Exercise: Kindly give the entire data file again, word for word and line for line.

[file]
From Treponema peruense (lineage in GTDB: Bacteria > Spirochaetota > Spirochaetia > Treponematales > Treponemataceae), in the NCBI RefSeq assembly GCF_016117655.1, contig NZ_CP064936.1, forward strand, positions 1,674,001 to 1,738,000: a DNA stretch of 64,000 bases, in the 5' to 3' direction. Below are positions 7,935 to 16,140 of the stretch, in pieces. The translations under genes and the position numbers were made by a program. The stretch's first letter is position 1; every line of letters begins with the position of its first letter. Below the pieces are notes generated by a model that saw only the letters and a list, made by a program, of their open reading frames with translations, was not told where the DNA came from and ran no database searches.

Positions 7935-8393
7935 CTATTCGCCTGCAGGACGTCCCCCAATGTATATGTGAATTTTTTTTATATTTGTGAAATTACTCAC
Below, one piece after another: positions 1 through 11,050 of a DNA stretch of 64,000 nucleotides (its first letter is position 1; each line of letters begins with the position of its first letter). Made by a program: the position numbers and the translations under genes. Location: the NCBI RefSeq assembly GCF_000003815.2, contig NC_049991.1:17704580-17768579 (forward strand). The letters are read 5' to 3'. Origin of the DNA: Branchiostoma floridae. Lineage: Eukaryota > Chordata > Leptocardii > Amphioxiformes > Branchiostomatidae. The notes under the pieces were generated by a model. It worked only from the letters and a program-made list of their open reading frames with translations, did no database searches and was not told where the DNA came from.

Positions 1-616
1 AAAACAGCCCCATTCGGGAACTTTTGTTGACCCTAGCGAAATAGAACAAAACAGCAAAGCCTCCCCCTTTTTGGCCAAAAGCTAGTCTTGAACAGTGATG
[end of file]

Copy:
From Treponema peruense (lineage in GTDB: Bacteria > Spirochaetota > Spirochaetia > Treponematales > Treponemataceae), in the NCBI RefSeq assembly GCF_016117655.1, contig NZ_CP064936.1, forward strand, positions 1,674,001 to 1,738,000: a DNA stretch of 64,000 bases, in the 5' to 3' direction. Below are positions 7,935 to 16,140 of the stretch, in pieces. The translations under genes and the position numbers were made by a program. The stretch's first letter is position 1; every line of letters begins with the position of its first letter. Below the pieces are notes generated by a model that saw only the letters and a list, made by a program, of their open reading frames with translations, was not told where the DNA came from and ran no database searches.

Positions 7935-8393
7935 CTATTCGCCTGCAGGACGTCCCCCAATGTATATGTGAATTTTTTTTATATTTGTGAAATTACTCAC
Below, one piece after another: positions 1 through 11,050 of a DNA stretch of 64,000 nucleotides (its first letter is position 1; each line of letters begins with the position of its first letter). Made by a program: the position numbers and the translations under genes. Location: the NCBI RefSeq assembly GCF_000003815.2, contig NC_049991.1:17704580-17768579 (forward strand). The letters are read 5' to 3'. Origin of the DNA: Branchiostoma floridae. Lineage: Eukaryota > Chordata > Leptocardii > Amphioxiformes > Branchiostomatidae. The notes under the pieces were generated by a model. It worked only from the letters and a program-made list of their open reading frames with translations, did no database searches and was not told where the DNA came from.

Positions 1-616
1 AAAACAGCCCCATTCGGGAACTTTTGTTGACCCTAGCGAAATAGAACAAAACAGCAAAGCCTCCCCCTTTTTGGCCAAAAGCTAGTCTTGAACAGTGATG